Low Blood Pressure - Why is Your Blood Pressure Low?
Why is your blood pressure low?
As a doctor with an interest in the subject, I'm often asked if a low blood pressure is normal or if such a reading indicates some abnormal process in the body? In fact - it can be difficult to precisely define what we mean by low blood pressure. It all really depends on what's normal for you as an individual.
If 1000 people had their blood pressure measured then we might expect to find a spread of readings. These might range from as high as 200 / 120 down to 80 / 50 with most people clustering around a level of around 130 / 85. Most of these people would have no symptoms of any kind - no matter what their blood pressure reading actually was. Even those with obviously low blood pressure would be free of any symptoms in most cases.
The answer to whether it is normal or abnormal to have a low blood pressure depends on what your own typical or average blood pressure reading is.
Here's an example of when it's normal to have low blood pressure.
If, for the whole of your life, you've always had blood pressure readings of around 90 / 50 - then without doubt you have "low blood pressure" but there is truly nothing wrong with you or with your blood pressure reading. You should be pleased that your risk of stroke or heart attack will be much less than many others. You're not likely to experience any symptoms from your "low blood pressure." Putting it simply - your blood pressure is normal for you and needs no investigation or treatment. This kind of "normal low blood pressure" will not cause you any symptoms and will need no treatment. It's just part of you and how your system works.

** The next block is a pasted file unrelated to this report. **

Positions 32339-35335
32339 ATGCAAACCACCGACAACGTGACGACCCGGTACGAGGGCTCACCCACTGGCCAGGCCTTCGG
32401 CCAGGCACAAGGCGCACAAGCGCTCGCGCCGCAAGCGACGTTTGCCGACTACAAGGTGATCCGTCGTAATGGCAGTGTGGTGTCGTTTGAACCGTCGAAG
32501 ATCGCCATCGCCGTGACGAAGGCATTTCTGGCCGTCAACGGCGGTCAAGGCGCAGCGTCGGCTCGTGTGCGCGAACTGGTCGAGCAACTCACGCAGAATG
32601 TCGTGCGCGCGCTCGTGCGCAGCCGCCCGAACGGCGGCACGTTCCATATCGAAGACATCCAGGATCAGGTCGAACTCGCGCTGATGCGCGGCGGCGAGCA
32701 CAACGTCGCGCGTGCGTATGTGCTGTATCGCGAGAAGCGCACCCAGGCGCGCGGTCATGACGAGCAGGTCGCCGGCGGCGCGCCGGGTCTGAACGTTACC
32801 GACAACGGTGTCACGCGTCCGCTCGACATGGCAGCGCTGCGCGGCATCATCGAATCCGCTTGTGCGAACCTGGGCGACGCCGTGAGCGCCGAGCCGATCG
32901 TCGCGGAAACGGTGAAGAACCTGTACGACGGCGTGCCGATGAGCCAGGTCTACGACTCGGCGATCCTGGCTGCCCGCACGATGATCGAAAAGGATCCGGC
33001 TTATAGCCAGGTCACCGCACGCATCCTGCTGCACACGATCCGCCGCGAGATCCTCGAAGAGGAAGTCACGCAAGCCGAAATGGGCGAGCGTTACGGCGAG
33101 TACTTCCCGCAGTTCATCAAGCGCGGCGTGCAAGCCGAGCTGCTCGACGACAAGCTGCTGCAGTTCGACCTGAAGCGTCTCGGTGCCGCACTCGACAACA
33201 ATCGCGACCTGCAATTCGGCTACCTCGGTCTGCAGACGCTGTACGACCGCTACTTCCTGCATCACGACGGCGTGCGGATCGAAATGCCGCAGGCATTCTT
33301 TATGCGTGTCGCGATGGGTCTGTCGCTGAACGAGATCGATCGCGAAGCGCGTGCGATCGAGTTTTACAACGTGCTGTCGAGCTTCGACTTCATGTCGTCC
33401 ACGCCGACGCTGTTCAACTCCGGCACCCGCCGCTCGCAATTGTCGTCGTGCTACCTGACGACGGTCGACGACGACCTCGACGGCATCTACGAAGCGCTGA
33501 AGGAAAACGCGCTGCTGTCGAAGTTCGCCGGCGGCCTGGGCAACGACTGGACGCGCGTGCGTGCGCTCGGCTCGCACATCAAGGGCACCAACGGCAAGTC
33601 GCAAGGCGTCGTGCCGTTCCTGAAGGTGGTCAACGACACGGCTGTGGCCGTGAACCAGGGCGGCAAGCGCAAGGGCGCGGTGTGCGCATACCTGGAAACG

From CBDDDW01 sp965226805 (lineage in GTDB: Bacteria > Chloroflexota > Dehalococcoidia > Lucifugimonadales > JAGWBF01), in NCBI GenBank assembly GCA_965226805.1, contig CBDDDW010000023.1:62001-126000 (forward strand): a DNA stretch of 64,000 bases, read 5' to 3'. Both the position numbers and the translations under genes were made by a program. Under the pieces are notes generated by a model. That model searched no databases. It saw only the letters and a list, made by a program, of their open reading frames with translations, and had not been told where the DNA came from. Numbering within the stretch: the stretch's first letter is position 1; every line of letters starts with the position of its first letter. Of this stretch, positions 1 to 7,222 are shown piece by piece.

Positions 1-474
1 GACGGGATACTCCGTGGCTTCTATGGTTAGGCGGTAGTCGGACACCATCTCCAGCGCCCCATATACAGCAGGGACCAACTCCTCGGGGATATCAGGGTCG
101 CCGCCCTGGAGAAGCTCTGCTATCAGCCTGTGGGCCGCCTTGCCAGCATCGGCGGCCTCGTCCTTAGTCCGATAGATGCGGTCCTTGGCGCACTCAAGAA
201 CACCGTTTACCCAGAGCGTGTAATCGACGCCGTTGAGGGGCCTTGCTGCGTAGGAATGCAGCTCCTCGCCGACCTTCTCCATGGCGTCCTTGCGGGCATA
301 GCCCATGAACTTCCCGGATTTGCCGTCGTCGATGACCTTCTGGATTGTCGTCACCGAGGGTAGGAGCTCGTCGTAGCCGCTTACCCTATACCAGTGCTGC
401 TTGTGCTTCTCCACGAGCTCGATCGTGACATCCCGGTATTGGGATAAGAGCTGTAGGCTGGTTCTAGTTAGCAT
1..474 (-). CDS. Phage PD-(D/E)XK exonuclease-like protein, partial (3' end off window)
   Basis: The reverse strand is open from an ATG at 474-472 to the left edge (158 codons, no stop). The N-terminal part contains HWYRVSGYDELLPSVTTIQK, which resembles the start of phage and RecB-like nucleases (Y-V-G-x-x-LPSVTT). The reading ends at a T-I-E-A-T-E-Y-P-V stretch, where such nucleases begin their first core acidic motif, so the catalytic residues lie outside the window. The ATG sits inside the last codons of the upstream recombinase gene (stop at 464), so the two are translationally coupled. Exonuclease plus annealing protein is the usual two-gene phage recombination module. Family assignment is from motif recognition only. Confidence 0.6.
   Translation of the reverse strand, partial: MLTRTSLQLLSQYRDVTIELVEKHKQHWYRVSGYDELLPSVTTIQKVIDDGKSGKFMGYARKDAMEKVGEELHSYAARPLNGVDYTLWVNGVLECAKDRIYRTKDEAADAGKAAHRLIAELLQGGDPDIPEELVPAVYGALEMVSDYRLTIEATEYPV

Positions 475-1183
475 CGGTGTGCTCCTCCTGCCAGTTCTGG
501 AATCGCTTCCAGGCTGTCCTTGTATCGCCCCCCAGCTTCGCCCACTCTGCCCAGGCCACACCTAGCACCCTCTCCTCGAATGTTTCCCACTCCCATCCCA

So, when might low blood pressure be an abnormal finding?
If your blood pressure is usually around 130 / 80 and suddenly or gradually drops to a level around 90 / 50 then it's very likely that you'll become aware of symptoms related to this change. As in the above example you have "low blood pressure" but in this instance it is not normal for you to have readings this low. You may need to see your doctor for tests because it's quite likely that some other disease or perhaps a medication has caused your blood pressure to drop. Someone who develops low blood pressure like this will often experience symptoms such as those listed below.
The symptoms of an abnormally low blood pressure can include:
Feeling light headed, feeling dizzy, being tired or feeling fatigue on exertion, fainting, transient blurring of vision, or transient confusion. All of these low blood pressure symptoms will resolve if the blood pressure returns to normal.
The following are among the many possible causes of low blood pressure when it is abnormally low:
Medications for anxiety, medications for blood pressure, heart medications, diuretics or "water tablets" and some anti-depressant medications. Other medication related causes are painkillers and alcohol - particularly if these two are mixed together!
Non medication causes of include dehydration, heart disease and heart valve disease, recent heart attack, changes in heart rhythm, bacterial infection in the system, kidney diseases, diabetes mellitus and haemorrhage or bleeding.
As you can see, the above list of the causes of low blood pressure is extensive and you should consult with your doctor if you are concerned in any way. Above all - don't try to diagnose your own condition - seek help if you are worried. Low blood pressure is not likely to do you any serious harm but it can leave you feeling pretty miserable.
Gordon Cameron MD is based in Edinburgh, Scotland. He has a special interest in blood pressure problems in general and in low blood pressure in particular.
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